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1

used to confirm whether IV has produced an effect in an experiment; used because of nature of control provided through random assignment

inferential statistics

2

an outcome is one that has only a small likelihood of occurring if the NH were true; the difference obtained in experiment is larger than would be expected if error variation (chance) were responsible for outcome

statistical significant

3

assumes that IV has no effect on DV / there's no difference between groups / there's no association between variables

null hypothesis

4

assumes IV does have effect on DV / there is difference between variables / there is association between variables

alternative hypothesis

5

NHST is a probability statistic, so we can't __ a hypothesis, only __ it

prove vs support

6

probability of obtaining the observed effect if NH were true; finding a difference between groups if there's no real difference; probability of obtaining observed effect by chance

p-value

7

p-value threshold that needs to be crossed in order to reach statistical significance (.05 in psychology); chosen before we begin study to avoid experimenter bias; based on statistical probabilities

alpha level

8

NH is actually false and NH is rejected

NH is actually true and NH is rejected

NH is actually false and fail to reject NH

NH is actually trie and fail to reject NH

hit

false positive

false negative

miss

9

false positive; reject NH but NH is really true; saying there's an effect when there really isn't; most common cause of this is conducting too many statistical analyses; can reduce it with a stricter p-value; most common problem in psychology today

Type I Error

10

false negative; failing to reject NH when it's actually false; usually caused by a small sample size; something is there and we don't see it

Type II Error

11

an index of strength of relationship between variables / differences between groups; is mostly independent of sample size; many types for different statistical analyses; most common are Cohen's d and Pearson's r

effect size

12

strength of association between two variables; sign gives us direction ; closer to |1| os effect; large -> r > .37, med -> r > .24, small r > .10, none -> 0-.1

Pearson's r

13

ES of different groups; depends on size of difference between groups and amount of variability within groups; large -> d > .8, med -> d > .30, small d > .20

Cohen's d

14

probability that NH will be correctly rejected when it is false (a hit); the ability to detect statistically significant effects; 1 - TIIE; want it to be .80 greater; determined by significance level, effect size, and sample size; used to determine sample size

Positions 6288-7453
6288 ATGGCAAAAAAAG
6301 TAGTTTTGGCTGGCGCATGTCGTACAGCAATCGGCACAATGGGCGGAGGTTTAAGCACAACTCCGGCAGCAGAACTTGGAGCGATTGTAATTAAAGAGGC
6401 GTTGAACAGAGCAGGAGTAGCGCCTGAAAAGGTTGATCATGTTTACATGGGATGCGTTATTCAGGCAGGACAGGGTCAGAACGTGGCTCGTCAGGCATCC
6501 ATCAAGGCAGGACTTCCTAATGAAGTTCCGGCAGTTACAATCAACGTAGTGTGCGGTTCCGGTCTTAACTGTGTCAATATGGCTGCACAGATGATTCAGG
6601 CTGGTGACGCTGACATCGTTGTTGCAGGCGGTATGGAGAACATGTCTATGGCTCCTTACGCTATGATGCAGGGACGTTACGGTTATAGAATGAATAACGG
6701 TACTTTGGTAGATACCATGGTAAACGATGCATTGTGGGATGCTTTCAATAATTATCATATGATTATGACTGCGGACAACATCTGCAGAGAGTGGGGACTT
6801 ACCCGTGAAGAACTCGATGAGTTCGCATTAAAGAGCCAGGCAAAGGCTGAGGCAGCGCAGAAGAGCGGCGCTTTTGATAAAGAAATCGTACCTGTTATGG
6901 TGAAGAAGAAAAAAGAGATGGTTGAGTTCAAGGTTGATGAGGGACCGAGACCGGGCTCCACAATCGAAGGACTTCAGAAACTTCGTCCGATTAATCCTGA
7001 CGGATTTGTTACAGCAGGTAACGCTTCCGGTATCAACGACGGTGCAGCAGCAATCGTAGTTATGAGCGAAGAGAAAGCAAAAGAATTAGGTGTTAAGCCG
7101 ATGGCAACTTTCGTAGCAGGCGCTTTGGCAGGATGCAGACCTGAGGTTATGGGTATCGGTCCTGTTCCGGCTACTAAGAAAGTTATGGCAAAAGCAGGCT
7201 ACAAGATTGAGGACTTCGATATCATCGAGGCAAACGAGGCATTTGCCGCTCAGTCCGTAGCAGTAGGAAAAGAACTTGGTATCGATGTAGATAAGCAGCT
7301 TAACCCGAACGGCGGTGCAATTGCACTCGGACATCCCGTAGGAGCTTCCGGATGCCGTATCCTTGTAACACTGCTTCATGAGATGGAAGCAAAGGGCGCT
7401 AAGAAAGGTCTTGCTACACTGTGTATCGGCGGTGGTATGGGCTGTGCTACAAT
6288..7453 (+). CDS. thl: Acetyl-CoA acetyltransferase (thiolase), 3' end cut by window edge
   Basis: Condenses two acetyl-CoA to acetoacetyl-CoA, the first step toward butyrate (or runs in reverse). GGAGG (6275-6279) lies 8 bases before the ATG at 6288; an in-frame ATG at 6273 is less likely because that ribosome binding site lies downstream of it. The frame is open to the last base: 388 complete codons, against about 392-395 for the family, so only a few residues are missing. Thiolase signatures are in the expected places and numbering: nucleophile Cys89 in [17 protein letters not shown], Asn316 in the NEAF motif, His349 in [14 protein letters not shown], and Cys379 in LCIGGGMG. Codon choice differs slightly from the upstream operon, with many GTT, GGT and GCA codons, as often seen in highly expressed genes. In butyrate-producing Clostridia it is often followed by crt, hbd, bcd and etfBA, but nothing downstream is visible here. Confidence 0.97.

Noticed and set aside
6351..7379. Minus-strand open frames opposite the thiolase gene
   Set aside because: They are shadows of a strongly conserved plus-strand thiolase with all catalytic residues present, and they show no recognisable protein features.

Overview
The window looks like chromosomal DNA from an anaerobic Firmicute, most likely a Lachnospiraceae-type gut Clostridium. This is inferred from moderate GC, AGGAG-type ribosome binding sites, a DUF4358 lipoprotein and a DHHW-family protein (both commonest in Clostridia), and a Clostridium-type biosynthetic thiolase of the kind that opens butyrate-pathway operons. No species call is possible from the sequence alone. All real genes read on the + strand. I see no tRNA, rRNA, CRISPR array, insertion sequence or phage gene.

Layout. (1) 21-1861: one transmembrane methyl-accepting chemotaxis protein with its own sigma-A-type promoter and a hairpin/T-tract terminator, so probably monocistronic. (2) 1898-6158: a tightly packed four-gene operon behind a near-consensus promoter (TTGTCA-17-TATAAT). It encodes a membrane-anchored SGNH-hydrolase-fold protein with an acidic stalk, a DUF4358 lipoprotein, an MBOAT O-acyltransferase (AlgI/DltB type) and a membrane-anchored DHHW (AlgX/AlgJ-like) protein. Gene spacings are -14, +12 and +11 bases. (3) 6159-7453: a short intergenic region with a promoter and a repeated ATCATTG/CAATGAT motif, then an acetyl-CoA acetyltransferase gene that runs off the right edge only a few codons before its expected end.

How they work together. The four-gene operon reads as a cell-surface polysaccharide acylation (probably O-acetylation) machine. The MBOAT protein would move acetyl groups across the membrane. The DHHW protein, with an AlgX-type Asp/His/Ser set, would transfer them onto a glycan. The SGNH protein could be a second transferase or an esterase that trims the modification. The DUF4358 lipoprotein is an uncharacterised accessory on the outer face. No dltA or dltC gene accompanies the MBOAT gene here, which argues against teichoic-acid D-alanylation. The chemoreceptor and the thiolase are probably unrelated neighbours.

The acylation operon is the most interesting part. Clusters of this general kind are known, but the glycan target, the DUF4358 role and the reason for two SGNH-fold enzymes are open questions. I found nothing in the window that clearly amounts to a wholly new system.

power

15

the way we determine sample size; tells you appropriate sample size you'll need for effect size to reach that level of statistical significance; based on 1) type of analysis to be conducted 2) estimated ES and 3) p-value / alpha level

power analysis

16

refers to research design; ability to detect effect of IV even if effect is small; likelihood that it will detect effect if IV does not have effect based on specific design

sensitivity

17

we are publishing results that have false hits (TIEs)

1) incentive structure
2) publication bias
3) confirmation bias

crisis in psychology and possible causes

18

involves manipulating variables and the researcher(s) having control; the goal is to establish causal relationships; research study that allows us to infer causality through manipulation and control

experimental method

19

the variable that gets manipulated

independent variable

20

the variable that is measured

dependent variable

21

a single group is test before and after some treatment; there is manipulation but no control (not an experiment; no comparison / control group, and many potential confounds; lacks a basis for comparisons and does not offer control

pretest-posttest designs

22

degree to which diffs in DV can be attributed to IV vs another variable; extent to which you can make causal inference based on experiment; usually comes at cost to external validity; threatened by confounds, intact groups, attrition, participant reactivity, experimenter effects, and lack of appropriate controls

internal validity

23

DV value differs at different levels of IV; experimental and control score differently

covariation

24

temporal precedence; IV before DV

time-order relationship

25

confounds; any variable other than IV that could be affecting changes to DV

confounding variables / extraneous variables

26

used to give control to an experiment; established by random assignment because it averages individual differences across conditions; enables us to rule out alternative explanations due to any differences among participants

balanced groups / samples

27

groups are formed so they are similar on all important characteristics at the start of the experiment; used to account for individual differences among participants; used in a random groups design; most effective way to design an independent groups design

random assignment

28

is a way to deal w/ confounds; each block includes a random order of conditions; there are as many blocks as there are participants in each condition of experiment; should be determined in advance; used because it 1) gives us groups of equal size in each condition 2) controls for time related variables in studies that take a year or two 3) can help balance unknown differences between experimenters

block randomization

29

a threat to internal validity; pre-existing groups (could be differences in groups that already exist)

intact groups

30

a threat to internal validity; a loss of participants as study continues; sometimes okay
(often okay; ex: if computer crashed
/
not okay; ex: if one condition is impacted more than another)

attrition (mechanical loss / selective subject loss)